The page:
There's definitely all of those relative inflections and the alliteration of the word and the reference to "Breaking Bad," the reference to breaking bread. The show's name is catchy, but it's also that intersection of social justice disguised as a food show. When you hear the words "broken bread," it instantly takes you to the idea of breaking bread, which instantly, with the word itself and gathering together around the table, it takes you to the mindset of food and it takes you to the mindset of feeding and nurturing.

If you were to just take the title literally, it means "broken systems." We could call the show "Broken Systems," but then that hits a different nerve. It's hits a nerve in people that do believe and don't believe — that they are a part of the problem, that they are part of the solution. Then it creates divisiveness, it creates sides. We don't want this show to have sides. We want this show to just say, "Hey here, for example, here is what we're covering." This farmer is saying that seeds are disappearing, and if we don't start to do something about it, there may be no heirloom or wild or natural or dynamic seeds, it will be maybe five seeds that exist within the whole world controlled by one source. That could happen within the next five to ten years, and because of that, we will have all these diseases and things that will happen that will be controlled again by only one conglomerate. [Those are] broken systems. That's a hard sell to get people to tune in, because, again, it creates two sides of a fence, whereas "Broken Bread" is: Let's all gather around the table and let's eat and let's just talk about this stuff. "Where did this food come from?" This and that.

What filming Broken Bread has taught Roy Choi about himself

Did anything surprise you when you were producing these two seasons of "Broken Bread"?

Well, [in] this season, the most surprising thing ... I think there's two things that surprised me because I think the through line of both seasons [is], "It's still the same show." It's grown up a little bit, but it's still the same show. We've gone from junior high to high school, and we've gone from tween to teen. You know what I'm saying? I think going to Tijuana definitely surprised me. I didn't know ... I think I had the [unintentional] luxury of being very comfortable and knowing everyone that's in the first two seasons. Even if I didn't know them personally, I knew about them. I was very confident, I was very comfortable in certain situations, but Tijuana threw me in a situation where everything was new. I felt like a kid again, I felt completely ... I was just as a host, I was filled with so many questions and so much curiosity and my whole essence just opened up to everything happening around me. I was able to absorb what I was going through in Tijuana, and hopefully as a host, viscerally, transferred that to the viewer.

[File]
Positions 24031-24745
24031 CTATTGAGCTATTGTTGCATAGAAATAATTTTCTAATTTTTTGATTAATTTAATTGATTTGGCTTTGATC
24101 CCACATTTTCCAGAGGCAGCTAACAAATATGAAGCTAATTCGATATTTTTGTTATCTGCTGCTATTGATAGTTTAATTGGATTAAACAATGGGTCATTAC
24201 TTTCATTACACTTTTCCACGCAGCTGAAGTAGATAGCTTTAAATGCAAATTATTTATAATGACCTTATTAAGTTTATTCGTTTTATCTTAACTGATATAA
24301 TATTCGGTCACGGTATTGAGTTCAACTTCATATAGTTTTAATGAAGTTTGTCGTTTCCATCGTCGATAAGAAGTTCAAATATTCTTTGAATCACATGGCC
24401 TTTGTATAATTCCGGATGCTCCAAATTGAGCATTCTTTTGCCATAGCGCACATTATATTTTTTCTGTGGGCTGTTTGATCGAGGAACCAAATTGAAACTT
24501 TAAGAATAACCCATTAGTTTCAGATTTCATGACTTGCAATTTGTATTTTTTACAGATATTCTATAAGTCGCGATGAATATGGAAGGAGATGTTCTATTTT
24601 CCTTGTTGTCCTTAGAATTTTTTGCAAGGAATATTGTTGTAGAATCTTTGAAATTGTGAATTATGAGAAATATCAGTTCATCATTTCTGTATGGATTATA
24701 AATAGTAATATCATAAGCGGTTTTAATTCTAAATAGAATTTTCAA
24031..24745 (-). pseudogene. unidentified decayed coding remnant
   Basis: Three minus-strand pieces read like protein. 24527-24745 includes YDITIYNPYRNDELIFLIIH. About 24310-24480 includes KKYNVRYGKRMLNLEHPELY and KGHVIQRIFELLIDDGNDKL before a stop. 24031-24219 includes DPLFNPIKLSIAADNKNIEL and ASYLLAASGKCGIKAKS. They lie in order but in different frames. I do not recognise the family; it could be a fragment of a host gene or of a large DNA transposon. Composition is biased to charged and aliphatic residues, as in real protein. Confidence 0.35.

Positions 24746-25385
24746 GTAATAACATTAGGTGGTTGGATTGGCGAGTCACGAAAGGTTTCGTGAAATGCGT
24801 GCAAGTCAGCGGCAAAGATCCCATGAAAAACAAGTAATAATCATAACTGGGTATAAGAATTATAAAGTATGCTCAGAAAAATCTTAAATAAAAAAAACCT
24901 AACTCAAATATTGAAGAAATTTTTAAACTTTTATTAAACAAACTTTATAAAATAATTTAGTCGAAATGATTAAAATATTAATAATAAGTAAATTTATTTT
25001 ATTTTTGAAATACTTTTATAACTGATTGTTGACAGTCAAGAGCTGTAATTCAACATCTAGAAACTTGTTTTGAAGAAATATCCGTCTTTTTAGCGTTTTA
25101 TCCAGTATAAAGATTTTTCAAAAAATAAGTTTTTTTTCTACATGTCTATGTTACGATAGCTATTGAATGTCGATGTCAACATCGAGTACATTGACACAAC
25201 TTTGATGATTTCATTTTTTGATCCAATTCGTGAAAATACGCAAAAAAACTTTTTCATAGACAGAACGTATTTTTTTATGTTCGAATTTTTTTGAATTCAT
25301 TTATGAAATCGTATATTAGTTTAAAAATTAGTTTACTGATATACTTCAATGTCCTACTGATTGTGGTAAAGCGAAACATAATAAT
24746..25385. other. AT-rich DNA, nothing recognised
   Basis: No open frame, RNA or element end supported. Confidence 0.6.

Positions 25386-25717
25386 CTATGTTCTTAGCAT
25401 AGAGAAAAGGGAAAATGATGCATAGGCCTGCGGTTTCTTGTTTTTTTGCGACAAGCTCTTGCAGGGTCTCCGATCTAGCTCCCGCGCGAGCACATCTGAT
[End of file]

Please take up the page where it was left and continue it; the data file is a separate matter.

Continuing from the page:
The other thing is, I think of myself as a "television person" in front of the camera, I think I grew between Season 1 and Season 2. I got out of my head a little bit and I became a little more comfortable with blocking and knowing where the camera is and being more of a television host, and finding that energy level that I could give to the screen. In Season 1, I think I did a good job, but I was still figuring myself out because I still had one foot in my everyday life and one foot in like, "Is this TV thing going to be a real thing for me or not?" But this, I completely gave myself to it and I think I found a new level within myself as a television host.

Roy Choi talks about the next season of The Chef Show

How is production of "The Chef Show" going?

Yeah, we have "The Chef Show." We still have about five episodes that Jon [Favreau] and I have to film, and I can't wait to get back in the kitchen with John. We miss each other. So I see him a lot, but we just miss hanging out and cooking together, but he's a little busy right now. So yeah, whenever he has a moment, Jon sometimes, he could get that inspiration within the next five minutes. So he could call me after this and say, "Let's get back in the kitchen." So I'm just always ready and waiting for him.

Is Jon Favreau making an appearance on "Broken Bread?"

On "Broken Bread", no. He's not on "Broken Bread," no.

Season 2 of "Broken Bread" premieres tonight at 8 p.m. PT on KCET and Tastemade.